United States: is December’s collapse in retail sales cause for concern?

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On 14 February 2019, a month behind schedule because of the federal government shutdown, the Census Bureau published December’s US retail sales report. Markets were astonished as, instead of rising, headline retail sales fell 1.2% and the core retail sales figure, which strips out food services, cars, petrol and building materials and is considered to be a better trend indicator, plunged 1.7%. The falls are the steepest since December 2009 and September 2001.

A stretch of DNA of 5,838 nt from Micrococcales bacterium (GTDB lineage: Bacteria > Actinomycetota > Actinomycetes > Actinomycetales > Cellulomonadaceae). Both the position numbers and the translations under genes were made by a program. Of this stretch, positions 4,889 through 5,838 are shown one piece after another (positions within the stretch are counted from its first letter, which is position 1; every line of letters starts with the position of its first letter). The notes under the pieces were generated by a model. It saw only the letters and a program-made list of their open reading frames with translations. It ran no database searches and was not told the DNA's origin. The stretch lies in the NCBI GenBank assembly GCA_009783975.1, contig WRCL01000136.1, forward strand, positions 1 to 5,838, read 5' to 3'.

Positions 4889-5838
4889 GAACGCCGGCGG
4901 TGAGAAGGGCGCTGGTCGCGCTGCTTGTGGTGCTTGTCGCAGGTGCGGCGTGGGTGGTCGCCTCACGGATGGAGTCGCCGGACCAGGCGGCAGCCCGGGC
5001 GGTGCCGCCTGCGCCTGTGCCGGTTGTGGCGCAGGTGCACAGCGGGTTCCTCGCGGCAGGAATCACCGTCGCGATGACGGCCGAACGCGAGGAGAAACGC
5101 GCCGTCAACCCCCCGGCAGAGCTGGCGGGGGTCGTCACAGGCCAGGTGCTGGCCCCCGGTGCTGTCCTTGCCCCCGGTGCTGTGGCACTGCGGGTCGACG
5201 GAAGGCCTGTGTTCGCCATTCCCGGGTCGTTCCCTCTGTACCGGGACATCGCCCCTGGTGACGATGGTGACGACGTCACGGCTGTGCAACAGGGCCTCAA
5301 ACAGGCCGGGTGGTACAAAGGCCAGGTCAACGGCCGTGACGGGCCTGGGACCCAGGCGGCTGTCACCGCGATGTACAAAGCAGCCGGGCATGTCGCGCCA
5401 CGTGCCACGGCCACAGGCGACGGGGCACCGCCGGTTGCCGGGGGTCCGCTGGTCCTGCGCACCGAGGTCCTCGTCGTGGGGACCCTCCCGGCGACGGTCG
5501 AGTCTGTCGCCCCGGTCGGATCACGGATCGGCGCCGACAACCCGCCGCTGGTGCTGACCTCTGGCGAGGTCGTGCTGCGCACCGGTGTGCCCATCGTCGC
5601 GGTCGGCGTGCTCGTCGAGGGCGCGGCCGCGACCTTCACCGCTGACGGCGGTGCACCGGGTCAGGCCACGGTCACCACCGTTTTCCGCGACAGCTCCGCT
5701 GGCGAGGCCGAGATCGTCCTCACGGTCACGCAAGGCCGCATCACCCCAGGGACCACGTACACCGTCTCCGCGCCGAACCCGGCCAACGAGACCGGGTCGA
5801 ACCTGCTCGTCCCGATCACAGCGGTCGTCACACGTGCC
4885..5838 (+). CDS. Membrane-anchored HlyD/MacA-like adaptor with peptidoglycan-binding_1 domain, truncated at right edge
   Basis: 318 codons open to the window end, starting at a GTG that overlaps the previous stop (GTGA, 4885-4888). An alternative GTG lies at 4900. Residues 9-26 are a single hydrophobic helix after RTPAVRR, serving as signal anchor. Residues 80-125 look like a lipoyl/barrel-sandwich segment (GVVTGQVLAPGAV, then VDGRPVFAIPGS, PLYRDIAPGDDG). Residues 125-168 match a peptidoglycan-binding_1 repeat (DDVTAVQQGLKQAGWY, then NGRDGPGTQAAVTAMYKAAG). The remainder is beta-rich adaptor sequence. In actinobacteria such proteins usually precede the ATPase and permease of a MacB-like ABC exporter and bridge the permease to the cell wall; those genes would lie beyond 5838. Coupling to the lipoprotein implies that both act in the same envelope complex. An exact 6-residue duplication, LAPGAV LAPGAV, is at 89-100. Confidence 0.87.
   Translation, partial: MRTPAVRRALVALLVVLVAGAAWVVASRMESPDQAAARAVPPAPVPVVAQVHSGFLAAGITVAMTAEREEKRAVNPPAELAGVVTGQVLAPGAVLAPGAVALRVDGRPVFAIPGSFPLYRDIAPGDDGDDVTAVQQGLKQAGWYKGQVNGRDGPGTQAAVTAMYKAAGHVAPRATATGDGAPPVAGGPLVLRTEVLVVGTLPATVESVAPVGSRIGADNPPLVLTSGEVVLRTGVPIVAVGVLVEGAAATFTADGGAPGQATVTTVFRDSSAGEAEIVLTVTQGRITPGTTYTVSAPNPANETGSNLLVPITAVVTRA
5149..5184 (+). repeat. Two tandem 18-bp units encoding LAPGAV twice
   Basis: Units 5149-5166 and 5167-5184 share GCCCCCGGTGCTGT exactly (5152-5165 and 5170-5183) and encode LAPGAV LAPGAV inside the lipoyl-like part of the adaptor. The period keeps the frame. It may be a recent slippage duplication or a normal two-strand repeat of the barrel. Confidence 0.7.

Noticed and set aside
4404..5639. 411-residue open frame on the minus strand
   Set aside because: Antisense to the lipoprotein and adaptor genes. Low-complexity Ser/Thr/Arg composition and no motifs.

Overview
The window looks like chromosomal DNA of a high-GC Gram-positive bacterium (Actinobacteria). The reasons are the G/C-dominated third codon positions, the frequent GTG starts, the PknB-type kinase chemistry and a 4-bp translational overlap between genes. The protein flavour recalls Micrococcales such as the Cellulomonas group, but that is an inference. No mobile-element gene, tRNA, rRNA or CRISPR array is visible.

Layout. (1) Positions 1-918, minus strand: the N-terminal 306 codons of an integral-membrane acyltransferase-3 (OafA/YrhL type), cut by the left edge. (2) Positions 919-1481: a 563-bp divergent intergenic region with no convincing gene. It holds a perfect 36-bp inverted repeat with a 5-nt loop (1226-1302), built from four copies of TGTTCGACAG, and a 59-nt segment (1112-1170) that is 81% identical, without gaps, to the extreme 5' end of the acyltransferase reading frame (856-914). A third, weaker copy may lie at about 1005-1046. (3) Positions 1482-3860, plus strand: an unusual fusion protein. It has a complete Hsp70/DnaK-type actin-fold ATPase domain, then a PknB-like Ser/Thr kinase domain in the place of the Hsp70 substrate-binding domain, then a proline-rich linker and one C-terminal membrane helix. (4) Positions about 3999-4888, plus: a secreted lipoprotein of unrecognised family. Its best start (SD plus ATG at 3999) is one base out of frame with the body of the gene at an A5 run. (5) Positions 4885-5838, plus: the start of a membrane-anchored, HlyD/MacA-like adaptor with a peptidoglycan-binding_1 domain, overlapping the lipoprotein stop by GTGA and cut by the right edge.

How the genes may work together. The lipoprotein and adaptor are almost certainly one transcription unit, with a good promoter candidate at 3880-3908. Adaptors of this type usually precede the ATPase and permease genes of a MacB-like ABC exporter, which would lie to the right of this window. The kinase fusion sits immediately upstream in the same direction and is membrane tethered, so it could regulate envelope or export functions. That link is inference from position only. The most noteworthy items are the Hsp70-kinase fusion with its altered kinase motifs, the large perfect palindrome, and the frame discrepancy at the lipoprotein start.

This spectacular fall in retail sales is certainly more to do with the combined effects of faltering stock markets in December and the 35-day partial shutdown than any real weakness in domestic demand, which is underpinned by resilient fundamentals. Job creations are robust, salaries are rising steadily, and both these factors should buoy consumption in the months ahead. However, while the fall needs to be put into perspective, it will weigh on US fourth-quarter growth, which is currently estimated at approximately 2%.

The opinion expressed above is dated February 14, 2019, and liable to change

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